Under the deal, the city would be required to find space in public buildings for charter schools, which operate independently of the school district but receive public funds. If the city could not, it would have to cover the cost of renting private space, up to $40 million. Charter schools could challenge the city’s selection of space through an arbitration process.
Charter school advocates said the allure of free space in New York would most likely attract new charter school operators to the area and prompt existing schools to consider expanding their enrollment. The city can add as many as 66 charter schools under a cap imposed by Albany, though the limit could be raised.Education experts said they were not sure where the city might house the new programs. Mr. de Blasio has expressed skepticism about closing low-performing schools, a strategy favored by his predecessor, Michael R. Bloomberg, to make room for new programs, including charter schools.
The unlimited expansion powers granted to charter schools already in NYC will create a serious space problem and with 66 charters still to come under the cap, that space issue is going to get a lot worse in future years.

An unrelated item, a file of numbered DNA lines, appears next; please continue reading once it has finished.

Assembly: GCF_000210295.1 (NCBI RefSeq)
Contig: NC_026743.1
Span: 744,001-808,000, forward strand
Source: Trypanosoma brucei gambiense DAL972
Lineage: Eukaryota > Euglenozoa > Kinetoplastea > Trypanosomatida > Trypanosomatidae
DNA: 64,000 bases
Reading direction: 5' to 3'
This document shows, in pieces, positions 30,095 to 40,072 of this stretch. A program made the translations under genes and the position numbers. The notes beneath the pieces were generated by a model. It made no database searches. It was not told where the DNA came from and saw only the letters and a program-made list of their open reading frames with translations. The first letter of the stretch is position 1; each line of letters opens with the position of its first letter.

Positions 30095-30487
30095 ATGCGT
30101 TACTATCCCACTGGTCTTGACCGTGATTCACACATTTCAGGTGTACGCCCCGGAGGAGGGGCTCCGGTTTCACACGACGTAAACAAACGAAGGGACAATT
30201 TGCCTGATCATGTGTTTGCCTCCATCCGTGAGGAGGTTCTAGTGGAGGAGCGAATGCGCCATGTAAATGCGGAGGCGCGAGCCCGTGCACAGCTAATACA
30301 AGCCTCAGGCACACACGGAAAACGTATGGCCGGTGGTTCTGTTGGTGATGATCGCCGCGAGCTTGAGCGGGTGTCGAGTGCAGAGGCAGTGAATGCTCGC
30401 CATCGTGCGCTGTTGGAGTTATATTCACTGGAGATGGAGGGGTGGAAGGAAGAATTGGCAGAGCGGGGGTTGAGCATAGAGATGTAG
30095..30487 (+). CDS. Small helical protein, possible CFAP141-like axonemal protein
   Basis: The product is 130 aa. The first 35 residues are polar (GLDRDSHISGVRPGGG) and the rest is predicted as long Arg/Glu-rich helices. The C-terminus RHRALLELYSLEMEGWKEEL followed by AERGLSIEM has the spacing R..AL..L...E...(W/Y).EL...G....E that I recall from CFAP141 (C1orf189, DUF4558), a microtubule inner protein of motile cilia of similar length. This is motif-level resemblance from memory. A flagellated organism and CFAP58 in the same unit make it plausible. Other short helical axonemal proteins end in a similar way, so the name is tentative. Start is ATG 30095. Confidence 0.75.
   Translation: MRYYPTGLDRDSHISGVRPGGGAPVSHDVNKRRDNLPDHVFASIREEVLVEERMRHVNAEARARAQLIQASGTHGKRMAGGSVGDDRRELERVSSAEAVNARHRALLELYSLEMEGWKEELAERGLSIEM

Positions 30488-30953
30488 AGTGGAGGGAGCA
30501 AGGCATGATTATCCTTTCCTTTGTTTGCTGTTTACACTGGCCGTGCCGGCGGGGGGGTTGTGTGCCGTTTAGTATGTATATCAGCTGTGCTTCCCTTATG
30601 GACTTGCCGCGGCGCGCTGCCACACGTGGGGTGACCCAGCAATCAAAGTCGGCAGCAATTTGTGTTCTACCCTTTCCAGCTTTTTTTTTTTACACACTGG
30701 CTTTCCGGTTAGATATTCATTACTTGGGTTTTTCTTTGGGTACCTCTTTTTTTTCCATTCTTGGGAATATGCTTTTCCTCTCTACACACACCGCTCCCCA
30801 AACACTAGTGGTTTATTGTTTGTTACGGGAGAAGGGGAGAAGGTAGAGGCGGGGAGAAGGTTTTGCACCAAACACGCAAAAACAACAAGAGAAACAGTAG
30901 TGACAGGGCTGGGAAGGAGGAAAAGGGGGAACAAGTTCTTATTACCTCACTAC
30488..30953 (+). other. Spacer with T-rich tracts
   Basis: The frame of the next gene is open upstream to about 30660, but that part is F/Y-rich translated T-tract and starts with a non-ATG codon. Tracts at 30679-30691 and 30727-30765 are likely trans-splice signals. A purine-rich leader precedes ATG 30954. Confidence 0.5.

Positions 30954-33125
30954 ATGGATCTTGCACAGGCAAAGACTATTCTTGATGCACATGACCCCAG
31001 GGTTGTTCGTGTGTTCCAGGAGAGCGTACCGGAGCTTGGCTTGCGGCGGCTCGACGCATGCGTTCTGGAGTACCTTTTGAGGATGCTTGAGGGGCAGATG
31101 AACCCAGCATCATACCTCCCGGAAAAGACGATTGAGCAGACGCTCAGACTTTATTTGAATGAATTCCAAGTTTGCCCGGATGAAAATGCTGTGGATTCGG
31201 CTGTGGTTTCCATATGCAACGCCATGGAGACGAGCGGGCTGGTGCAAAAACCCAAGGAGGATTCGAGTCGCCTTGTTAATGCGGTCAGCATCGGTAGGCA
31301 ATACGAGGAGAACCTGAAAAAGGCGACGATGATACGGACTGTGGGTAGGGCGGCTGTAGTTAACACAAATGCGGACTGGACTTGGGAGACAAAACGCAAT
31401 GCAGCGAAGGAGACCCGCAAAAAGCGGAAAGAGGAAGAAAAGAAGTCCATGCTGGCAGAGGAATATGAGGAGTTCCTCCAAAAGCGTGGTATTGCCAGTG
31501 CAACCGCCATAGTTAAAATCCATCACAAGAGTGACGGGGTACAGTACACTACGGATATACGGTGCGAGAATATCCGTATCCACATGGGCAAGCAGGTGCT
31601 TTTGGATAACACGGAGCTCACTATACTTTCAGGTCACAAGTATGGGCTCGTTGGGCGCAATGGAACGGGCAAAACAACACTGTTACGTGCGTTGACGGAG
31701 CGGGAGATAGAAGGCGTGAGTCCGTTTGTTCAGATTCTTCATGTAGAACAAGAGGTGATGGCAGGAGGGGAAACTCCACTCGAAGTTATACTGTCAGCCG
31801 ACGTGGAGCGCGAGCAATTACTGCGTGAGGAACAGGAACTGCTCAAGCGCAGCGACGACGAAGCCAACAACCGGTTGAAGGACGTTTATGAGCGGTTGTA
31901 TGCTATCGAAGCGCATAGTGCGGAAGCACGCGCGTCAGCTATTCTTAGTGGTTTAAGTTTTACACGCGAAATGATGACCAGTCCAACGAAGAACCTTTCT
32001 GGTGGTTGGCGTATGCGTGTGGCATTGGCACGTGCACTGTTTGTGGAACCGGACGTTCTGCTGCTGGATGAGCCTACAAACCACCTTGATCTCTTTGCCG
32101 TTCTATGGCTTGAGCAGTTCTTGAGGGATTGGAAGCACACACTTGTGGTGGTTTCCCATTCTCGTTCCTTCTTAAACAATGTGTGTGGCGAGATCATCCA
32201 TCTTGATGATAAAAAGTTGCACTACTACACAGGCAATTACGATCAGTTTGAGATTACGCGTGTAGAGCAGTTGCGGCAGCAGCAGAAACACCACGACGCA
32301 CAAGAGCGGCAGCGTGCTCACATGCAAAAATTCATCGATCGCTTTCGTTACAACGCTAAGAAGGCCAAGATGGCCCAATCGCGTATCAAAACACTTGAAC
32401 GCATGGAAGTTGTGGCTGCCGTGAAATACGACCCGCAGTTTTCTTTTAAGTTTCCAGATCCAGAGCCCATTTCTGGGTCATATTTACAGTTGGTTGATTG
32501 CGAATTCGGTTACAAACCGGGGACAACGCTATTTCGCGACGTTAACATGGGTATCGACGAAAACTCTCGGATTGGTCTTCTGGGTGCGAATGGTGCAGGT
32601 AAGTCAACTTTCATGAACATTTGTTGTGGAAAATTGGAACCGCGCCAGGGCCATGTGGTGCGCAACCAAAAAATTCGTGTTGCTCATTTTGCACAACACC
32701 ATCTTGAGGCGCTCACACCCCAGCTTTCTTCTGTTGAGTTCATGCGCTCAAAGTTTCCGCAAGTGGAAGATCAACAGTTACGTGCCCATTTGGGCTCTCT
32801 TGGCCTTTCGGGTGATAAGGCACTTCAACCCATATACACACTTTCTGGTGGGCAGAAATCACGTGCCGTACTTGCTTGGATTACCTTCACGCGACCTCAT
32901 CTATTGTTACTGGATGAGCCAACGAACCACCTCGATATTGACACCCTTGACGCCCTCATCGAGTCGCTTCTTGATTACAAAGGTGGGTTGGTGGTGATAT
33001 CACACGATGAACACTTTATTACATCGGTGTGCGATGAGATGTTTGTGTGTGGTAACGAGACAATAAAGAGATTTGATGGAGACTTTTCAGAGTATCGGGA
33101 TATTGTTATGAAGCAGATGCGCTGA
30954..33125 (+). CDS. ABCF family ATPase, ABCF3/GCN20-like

If these unlimited expansion powers are not revisited in law, you are going to see land fights here worthy of a John Ford movie.
And of course, that was always Cuomo's goal here.
As I posted yesterday, since he has become governor, he has done his best to undermine and underfinance the public school system in every area of this state, starving schools of funds with a tax cap even as he puts more and more expensive mandates like Common Core and APPR onto them, in an attempt to make as many schools "fail" as possible.
Then, he hands the "failing" schools over to his charter school operator buddies and their Wall Street backers, ever shrinking the traditional public school system and enlarging the privatized school system of for-profit and non-profit charters.
The unlimited expansion powers granted to charters in the budget bill aligns with these goals and will make the NYC school system look vastly different in another ten years.
Will Eva Moskowitz have 50 or 60 schools by the time the cap is reached?
And the space for all of those schools will come from NYC traditional public schools or the rent for private space will come from the NYC public school budget.
Moskowitz will have the equivalent of her own fiefdom, with so much cash rolling into her coffers from the extra per pupil funding, the hedge fundie backing and the city paying rent for her that she will have a ton of extra dollars to use to lobby Albany and get the charter cap lifted once again and continue expanding.
Truly a destructive budget bill that is, in the end, meant to destroy the traditional NYC public school system in favor of the charter school/privatized system.